Over the past month, these are the events in faith, science and culture that have been catching our attention.
28 September – An ancient toilet found by archaeologists in the ruins of the city of Lachish, which was besieged and destroyed by the Assyrians in 701 BCE, has dramatically confirmed details recorded in the Old Testament book of 2 Kings. The book said that the Israelites used to complete their destruction of pagan temples by turning them into toilets, and the archaeologists at Lachish found exactly that when they excavated the city gate.
27 September – Leigh Eric Schmidt has written a book called Village Atheists: How America’s Unbelievers Made Their Way in a Godly Nation, published today. The book explores the complex cultural terrain that unbelievers have long had to navigate in their fight to secure equal rights and liberties in American public life. Christianity Today has an extended review of the book. Leigh Eric Schmidt rebuilds the history of American secularism from the ground up, giving flesh and blood to these outspoken infidels, including itinerant lecturer Samuel Porter Putnam; rough-edged cartoonist Watson Heston; convicted blasphemer Charles Reynolds; and atheist sex reformer Elmina Slenker.
21 September – The Richard Dawkins Foundation for Reason and Science has announced that it is to partner with reform-minded Muslim leaders to tackle extremism and the jihadist movement.
20 September – Timothy Keller has a new book out, Making Sense of God. Keller is a New York pastor who has written before on why belief in God is a reasoned choice. Says Keller: ‘I compare and contrast how Christianity and secularism seek to provide meaning, satisfaction, freedom, identity, a moral compass, and hope – all things so crucial that we cannot live life without them.’
15 September – Tom Holland the historian and author of books about ancient Greece and Rome, wrote an article in the New Statesman on why he has changed his mind about the cultural importance of Christianity. He said: ‘It took me a long time to realise my morals are not Greek or Roman, but thoroughly, and proudly, Christian.’
9 September – The Church of England launched projects designed to help Christians talk more confidently about their experience of science and faith, including a science festival and student discussion evenings. Said Rev Dr Tim Bull: ‘God is the God of the Higgs boson, just as much as the God of the church choir.’
7 September – Brian Cox spoke at a clergy conference in Liverpool and said in a YouTube video that the rows between science and faith are toxic: ‘Meaning is something that scientists alone are not qualified to extract from the world. This is where art and music and philosophy and theology live, and not only have a role to play but are an essential part of our discussion – what do these discoveries that we make mean? How are we to respond to them as human beings?’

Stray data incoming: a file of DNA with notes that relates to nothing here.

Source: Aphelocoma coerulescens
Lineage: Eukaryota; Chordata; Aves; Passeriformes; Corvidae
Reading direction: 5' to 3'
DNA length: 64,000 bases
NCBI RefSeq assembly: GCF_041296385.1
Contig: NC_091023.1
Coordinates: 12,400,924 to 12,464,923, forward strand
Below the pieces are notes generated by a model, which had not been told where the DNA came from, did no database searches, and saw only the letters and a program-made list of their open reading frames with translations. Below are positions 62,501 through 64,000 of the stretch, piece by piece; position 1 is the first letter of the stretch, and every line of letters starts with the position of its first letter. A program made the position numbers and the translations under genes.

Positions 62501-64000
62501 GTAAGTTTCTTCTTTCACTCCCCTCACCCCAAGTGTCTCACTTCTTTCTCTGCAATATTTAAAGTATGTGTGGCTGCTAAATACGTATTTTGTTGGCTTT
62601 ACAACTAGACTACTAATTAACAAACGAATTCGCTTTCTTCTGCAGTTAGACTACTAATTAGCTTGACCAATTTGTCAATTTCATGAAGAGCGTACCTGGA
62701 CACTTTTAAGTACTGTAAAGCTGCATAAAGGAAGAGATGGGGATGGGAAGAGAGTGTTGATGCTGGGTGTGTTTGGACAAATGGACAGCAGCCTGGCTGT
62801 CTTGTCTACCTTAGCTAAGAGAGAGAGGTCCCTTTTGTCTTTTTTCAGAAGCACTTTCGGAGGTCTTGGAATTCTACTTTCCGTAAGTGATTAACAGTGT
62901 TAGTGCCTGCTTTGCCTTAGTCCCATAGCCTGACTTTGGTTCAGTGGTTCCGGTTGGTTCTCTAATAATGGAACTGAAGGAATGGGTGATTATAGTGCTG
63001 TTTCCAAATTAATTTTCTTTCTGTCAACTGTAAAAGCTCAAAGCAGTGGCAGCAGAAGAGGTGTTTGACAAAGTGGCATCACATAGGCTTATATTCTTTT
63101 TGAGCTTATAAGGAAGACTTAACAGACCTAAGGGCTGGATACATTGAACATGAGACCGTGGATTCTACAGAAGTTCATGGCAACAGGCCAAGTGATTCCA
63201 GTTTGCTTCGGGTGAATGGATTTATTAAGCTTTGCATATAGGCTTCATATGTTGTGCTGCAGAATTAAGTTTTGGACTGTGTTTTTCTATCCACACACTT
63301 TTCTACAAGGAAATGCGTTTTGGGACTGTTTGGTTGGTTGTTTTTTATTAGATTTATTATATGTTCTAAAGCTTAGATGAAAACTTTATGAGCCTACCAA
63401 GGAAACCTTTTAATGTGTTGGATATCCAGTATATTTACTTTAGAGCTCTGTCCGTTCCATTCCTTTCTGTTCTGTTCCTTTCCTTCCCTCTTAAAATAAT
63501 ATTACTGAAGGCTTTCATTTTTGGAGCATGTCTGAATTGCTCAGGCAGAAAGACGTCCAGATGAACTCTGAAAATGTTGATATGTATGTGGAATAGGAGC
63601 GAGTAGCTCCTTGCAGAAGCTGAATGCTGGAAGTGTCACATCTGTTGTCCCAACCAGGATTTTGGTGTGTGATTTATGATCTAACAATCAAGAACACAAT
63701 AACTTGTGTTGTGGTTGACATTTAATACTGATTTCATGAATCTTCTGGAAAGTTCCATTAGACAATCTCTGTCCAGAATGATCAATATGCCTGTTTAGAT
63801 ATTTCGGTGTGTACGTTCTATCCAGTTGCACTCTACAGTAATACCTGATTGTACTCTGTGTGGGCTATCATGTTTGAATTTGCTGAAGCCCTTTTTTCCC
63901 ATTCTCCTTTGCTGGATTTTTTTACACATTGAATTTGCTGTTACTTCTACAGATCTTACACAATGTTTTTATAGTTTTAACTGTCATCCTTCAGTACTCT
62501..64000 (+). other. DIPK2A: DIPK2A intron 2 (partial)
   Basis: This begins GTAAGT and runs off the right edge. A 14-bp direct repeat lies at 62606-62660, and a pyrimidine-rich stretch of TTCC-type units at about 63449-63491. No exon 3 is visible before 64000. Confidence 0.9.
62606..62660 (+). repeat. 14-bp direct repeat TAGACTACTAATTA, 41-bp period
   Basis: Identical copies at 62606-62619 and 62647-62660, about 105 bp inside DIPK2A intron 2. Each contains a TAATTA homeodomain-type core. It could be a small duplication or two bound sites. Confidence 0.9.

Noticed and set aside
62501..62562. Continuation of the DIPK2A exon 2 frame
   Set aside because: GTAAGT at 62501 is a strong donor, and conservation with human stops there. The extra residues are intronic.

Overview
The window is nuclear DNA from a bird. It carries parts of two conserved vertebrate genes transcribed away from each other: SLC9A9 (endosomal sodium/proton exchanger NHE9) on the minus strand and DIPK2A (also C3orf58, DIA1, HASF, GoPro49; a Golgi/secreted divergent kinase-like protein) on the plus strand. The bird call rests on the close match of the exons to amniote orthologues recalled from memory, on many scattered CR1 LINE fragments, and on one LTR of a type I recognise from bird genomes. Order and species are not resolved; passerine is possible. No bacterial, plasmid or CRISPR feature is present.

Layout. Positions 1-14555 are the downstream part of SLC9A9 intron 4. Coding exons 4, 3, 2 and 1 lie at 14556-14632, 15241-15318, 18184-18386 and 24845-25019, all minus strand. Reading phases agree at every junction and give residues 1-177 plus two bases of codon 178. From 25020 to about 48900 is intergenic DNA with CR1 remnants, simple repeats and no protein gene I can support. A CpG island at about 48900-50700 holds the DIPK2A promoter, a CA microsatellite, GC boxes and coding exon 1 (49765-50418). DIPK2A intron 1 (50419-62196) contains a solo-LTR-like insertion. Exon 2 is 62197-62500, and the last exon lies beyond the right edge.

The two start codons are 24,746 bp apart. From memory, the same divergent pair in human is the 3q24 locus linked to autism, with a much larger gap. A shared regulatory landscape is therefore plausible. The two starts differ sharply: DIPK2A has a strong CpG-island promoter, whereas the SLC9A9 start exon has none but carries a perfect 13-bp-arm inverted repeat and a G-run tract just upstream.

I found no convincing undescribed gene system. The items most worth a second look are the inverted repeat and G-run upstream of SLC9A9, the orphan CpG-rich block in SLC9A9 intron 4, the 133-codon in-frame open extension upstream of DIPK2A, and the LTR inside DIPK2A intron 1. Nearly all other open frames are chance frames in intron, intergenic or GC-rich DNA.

4 September – St Teresa (or Mother Teresa as she used to be known) was canonised by the Pope in Rome. The media covered the event by telling the story of her life, work, critics and path to sainthood. Religion News carried an account of Pope Francis’s remarks at the ceremony. The Guardian said, ‘critics challenge her approach to suffering, views on abortion, and “superstitious, black magic” canonisation’. Paul Vallely asked whether Mother Teresa deserved to be canonised, and gave a good summary of the pros and cons. Time magazine looked at her complicated faith: ‘Letters made public years after her death in 1997 revealed that Mother Teresa spent nearly half a century without feeling God’s presence, neither in her heart or in the eucharist.’ And Christianity Today talked about how Mother Teresa transformed the Christian understanding of mission by living and working with the poor and destitute.
2 September – Jesus VR: The Story of Christ was released to rather bad reviews. The movie was panned for its content, but praised (sort of) for its technology. Says the Guardian: ‘The acting? Dire. The direction? Awful. The adaptation? Conservative and pedestrian. In conventional terms, everything about this new retelling of the Jesus story – showing here in Venice in an abbreviated 40-minute cut – is ropey… But technologically it’s a different story.’
31 August – King Solomon lived and ruled in the 10th century BCE, which is the date given by archaeologists to a palace they’ve just excavated in Gezer, which was once a city but now part of a national park in Israel. Philistine pottery found during the dig support biblical tales of Gezer’s rise, and marks of destruction tentatively confirm its fall to a jealous pharaoh.
29 August – Mel Gibson is to make a movie about the resurrection of Christ. In an interview at the end of August, Gibson said he and screenwriter Randall Wallace were looking at the possibility of a follow-up film to The Passion of the Christ (2004). Said Gibson: ’We’re talking about that. Of course, that is a huge undertaking. And you know, it’s not The Passion 2. It’s called The Resurrection. Of course, that’s a very big subject and it needs to be looked at because we don’t want to just do a simple rendering of it.’
Photo of the toilet excavated at Lachish: Igor Kramerman